Alpaca - drool.....

Alpaca – drool…..

dolls clothes

Lee, the lovely lady with the doll’s clothes, who also happens to be related to a big pal of mine, Coral-Leigh. Talented and entrepreneurial family, this lot.

walking sticks

Uncle Bob’s walking sticks.

Uncle Bob is a cornerstone of the Country Craft Market and, despite his love of chatting and telling jokes, he refused to have his photo taken. Nee, my skat, daai kamera lens gaan breek! (No, my dear, that camera lens will crack)

In other news, I’m busy with the new blog for The Carpenter’s Shop. If any of you lovely readers feel like popping over, it’s here, and we would certainly welcome some followers. Nudge nudge.

Back soon x

some thoughts on being a market trader

Yesterday we were at the Somerset West Country Craft Market, and our neighbours were a couple selling baby products and wooden toys. We hadn’t met them before and, as one does, ending up chatting quite a bit. The husband told me that they weren’t doing particularly well at the market and thought they’d give it up. I’ve been thinking over our conversation, and here are some thoughts about trading at markets (for what it’s worth!) And to avoid a boring text-only post, I’m chucking in some arb pics of the day….

Even though these proteas are dried, they don't lose their incredible colour

Even though these proteas are dried, they don’t lose their incredible colour

1. Don’t give up on a particular market until you’ve traded there at least three times. It takes customers and other vendors time to get to know you and remember what you are selling, and that’s the only way to build up sales over the long term.

2. You might need to try more than one market in the same general area, because there are so many variables. If a particular market in, say, Rondebosch isn’t working for you (after 3 or more tries), it doesn’t mean that you won’t do well at the Baxter market down the road, which attracts a different age group and is on Saturdays instead of Sundays.

Beaded arts and crafts - can anyone ever get enough of this stuff !?

Beaded arts and crafts – can anyone ever get enough of this stuff !?

3. Try a market in a different area. For example, in Cape Town, customers who come to the Kirstenbosch Market in the southern suburbs don’t usually also visit the Country Craft Market in Somerset West, which is in the northern suburbs, and has a completely different customer profile.

4. Don’t get despondent if you have a bad day. Yes, much easier said than done (trust me, I know!), but you CANNOT LET THAT BRING YOU DOWN. If you’ve planned your stall and given it your best, then bad sales could be due to the weather, to a public holiday, to a range of things you have no control over. That’s just the way it is. Believe that the next time will be better. Everyone has bad days, even traders who’ve been doing it for fifteen years!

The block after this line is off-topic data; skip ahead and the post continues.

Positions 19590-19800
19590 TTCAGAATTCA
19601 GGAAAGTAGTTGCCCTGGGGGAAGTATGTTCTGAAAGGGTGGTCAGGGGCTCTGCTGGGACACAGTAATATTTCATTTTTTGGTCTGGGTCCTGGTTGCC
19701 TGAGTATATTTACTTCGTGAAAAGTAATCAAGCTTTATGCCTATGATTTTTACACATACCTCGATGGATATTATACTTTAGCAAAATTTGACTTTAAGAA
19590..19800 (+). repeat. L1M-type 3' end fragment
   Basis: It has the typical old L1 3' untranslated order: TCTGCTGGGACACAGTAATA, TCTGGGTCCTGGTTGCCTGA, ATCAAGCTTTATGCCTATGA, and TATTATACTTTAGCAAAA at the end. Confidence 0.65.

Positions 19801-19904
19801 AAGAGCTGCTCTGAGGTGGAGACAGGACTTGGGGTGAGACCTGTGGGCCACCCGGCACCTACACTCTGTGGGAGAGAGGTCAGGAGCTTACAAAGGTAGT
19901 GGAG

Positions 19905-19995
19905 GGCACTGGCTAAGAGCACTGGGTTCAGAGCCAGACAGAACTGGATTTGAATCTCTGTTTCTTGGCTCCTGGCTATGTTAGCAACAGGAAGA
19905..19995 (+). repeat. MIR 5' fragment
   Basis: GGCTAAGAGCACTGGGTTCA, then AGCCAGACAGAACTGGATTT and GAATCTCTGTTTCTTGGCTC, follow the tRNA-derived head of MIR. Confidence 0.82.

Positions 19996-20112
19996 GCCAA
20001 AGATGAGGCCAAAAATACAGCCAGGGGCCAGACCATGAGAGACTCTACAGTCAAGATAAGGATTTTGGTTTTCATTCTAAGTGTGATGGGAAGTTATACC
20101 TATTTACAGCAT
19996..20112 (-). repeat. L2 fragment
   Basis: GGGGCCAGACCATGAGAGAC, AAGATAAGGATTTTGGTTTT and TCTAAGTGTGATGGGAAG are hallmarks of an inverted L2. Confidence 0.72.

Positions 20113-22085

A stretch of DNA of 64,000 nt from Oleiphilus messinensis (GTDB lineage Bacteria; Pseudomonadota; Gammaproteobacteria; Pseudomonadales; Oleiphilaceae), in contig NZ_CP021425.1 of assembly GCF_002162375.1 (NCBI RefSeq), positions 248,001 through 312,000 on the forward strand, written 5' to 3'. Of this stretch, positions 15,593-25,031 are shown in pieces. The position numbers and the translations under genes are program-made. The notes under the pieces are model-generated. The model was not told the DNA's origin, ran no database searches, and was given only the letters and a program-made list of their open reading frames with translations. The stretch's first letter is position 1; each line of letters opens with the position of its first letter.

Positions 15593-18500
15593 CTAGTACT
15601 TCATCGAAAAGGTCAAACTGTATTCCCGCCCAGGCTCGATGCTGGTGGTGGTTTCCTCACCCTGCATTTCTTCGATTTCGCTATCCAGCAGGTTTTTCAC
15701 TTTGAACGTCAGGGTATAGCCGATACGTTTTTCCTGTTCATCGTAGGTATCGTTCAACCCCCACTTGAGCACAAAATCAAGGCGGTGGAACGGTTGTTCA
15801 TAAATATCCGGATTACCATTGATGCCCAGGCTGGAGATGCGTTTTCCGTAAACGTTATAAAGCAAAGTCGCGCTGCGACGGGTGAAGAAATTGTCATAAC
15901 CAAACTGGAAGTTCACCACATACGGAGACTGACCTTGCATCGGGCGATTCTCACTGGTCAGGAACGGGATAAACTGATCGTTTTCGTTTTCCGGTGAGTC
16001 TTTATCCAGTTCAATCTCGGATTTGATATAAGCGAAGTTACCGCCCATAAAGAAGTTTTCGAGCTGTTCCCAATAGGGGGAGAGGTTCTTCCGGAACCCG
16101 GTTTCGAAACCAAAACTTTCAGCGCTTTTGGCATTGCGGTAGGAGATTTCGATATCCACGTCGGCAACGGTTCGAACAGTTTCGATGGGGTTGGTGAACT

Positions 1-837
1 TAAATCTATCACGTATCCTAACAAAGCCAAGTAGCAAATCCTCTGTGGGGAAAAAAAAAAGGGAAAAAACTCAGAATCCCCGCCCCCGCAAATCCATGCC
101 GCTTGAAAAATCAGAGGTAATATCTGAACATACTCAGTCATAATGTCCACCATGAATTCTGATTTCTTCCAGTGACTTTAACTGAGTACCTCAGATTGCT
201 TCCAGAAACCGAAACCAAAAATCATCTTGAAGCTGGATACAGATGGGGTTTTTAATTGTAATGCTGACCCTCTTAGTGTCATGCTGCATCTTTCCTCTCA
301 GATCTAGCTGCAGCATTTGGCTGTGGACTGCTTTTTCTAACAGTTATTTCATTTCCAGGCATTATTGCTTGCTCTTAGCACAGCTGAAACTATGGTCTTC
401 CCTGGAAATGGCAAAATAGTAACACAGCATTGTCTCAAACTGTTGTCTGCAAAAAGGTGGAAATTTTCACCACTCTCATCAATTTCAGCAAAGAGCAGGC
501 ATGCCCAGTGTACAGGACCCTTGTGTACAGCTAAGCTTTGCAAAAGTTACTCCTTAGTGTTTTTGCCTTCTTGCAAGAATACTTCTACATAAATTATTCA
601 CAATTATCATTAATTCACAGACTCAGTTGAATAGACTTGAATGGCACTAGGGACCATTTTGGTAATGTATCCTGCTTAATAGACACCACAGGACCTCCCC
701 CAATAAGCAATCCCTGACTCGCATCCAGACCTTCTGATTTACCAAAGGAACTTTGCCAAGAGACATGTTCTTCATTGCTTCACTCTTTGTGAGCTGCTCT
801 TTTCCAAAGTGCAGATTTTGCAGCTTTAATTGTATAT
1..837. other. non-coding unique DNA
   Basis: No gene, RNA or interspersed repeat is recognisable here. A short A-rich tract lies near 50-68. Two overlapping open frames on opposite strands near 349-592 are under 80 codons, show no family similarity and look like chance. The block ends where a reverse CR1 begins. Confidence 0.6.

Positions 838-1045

wooden hippos

wooden hippos

5. Avoid the temptation to pack too many items into your stall. We fell into this trap over and over in the first few months of trading. Yes, you are a creative genius and all your products are stunning, so I know you want to display every single thing you’ve ever made — but don’t. An over-busy display will mind-boggle the people just strolling past, and they won’t be able to focus on a single item. They will walk past. If you can attract them your way with something really eye-catching and striking, then you can tell them about the other colours and sizes, and your ideas for crocheting a rocket ship.

6. Use blackboards or printed notices to display prices or what the item is. People wandering around markets are distracted by all the activity and bustle, and may also be trying to keep an eye on their rug rats/spouses/dogs, so you need to make things really easy for them. For example, on one side of a row of house slippers, I put a little blackboard that says “House slippers, 100% cotton and slip-proof”, and on the other side “R135 = perfect xmas gift”. A lot of people don’t like to ask the price of an item, and some people don’t even want to engage much with the vendor, it makes them feel pressured. Make it as painless as possible!

The t-shirt lady's amazing jacket

The t-shirt lady’s amazing jacket

I have many more thoughts, but really don’t want to bore you. Maybe I’ll do a ‘Thoughts #2’ post later in the week?

Back soon x

ballet pink

A lovely new customer found me at the Somerset West Country Craft Market last Saturday, and I’m making a beret for her in Vinni’s Cotton in Ballet Pink. It’s similar to the mustard one I had on display (seems mustard isn’t a popular colour, who knew!)

It feels like a long long time since I used a 3mm hook for anything, but I’m enjoying the change:

beret pink

And I’m using this pattern by Luba Davies:

lilac

I’ll be working on this while watching Madiba’s memorial service in Johannesburg at 11h00:

maverick

Back soon x